Most women fighting breast cancer are given prescriptions for medication, but how about for olive oil?
A research dietitian is Rhode Island has been doing just that for years, and she claims it makes a difference.
Mary Flynn said you can practically drink extra virgin olive oil.
In fact, for her breast cancer patients, she prescribes at least three tablespoons per day.
One of Flynn’s first breast cancer patients was Jean Albert, who was diagnosed 23 years ago at the age of 36.
Albert had a lumpectomy after her 1-year-old daughter helped her discover a lump. She underwent chemotherapy and radiation and then met Flynn.
“I had started to use olive oil a little bit, but when Mary talked to me about it I really embraced it,” Albert said.
She learned a few things, like how cooking your veggies in extra virgin olive oil is a good thing.
“It helps you absorb the nutrients that are actually in the vegetables,” Albert said. “I think people look at it and say, ‘Wow, it’s got a lot of calories,’ but I think of them as good calories.”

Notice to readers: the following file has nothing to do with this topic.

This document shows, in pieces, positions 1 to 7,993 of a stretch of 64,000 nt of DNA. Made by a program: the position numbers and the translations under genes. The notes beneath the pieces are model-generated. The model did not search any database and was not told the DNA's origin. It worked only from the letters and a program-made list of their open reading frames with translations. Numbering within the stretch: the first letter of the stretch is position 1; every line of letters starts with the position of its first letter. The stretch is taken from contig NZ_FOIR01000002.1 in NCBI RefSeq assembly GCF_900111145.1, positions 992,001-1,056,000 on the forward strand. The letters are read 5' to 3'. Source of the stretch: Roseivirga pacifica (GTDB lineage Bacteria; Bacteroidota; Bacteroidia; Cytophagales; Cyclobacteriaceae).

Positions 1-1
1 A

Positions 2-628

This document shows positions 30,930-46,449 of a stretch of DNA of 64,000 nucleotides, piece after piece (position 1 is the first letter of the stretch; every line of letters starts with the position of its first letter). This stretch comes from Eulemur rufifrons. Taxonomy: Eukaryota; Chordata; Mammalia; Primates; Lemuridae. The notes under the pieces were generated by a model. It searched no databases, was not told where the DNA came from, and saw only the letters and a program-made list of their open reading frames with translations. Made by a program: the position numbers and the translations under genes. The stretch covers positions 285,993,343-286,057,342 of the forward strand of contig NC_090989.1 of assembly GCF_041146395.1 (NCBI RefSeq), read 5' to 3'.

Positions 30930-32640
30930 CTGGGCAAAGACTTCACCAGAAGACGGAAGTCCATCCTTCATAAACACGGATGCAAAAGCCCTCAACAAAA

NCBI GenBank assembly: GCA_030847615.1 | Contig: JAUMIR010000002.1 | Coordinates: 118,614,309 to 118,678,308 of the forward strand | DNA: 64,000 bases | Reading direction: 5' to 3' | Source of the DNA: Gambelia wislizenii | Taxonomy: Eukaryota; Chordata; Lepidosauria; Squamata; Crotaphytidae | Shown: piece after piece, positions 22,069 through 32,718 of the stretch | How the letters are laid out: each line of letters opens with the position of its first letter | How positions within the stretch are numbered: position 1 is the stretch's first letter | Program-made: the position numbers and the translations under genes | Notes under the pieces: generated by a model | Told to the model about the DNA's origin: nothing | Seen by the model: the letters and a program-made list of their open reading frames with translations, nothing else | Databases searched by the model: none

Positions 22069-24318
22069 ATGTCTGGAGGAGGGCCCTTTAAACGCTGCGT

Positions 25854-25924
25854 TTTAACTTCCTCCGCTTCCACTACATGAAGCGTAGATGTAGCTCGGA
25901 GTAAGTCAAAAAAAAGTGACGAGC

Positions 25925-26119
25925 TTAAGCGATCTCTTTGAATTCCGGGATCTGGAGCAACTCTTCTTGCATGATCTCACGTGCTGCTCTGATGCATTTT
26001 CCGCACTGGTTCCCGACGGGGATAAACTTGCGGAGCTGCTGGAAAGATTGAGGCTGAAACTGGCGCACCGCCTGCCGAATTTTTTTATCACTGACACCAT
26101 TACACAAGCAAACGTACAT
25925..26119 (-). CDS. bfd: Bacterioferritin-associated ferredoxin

When Flynn compared a low fat diet to hers, a plant-based diet rich in olive oil, she found the breast cancer risk went down.
“I was very surprised to find out they lost more weight with the higher olive oil diet,” Flynn said. “Also, they had lower levels of insulin, glucose and triglycerides.”
The latest olive oil research out of Spain, a five-year study, gives another stamp of approval for the nutrient-dense liquid that Flynn refers to as medicine.
“What they found was that the women who consumed more olive oil had an enormously decreased risk of breast cancer,” Flynn said.
Since the mid-90s, there have been a number of studies looking at the health benefits of extra virgin olive oil, showing it improves memory, can prevent heart disease and that you can even lose weight by incorporating it into your diet.
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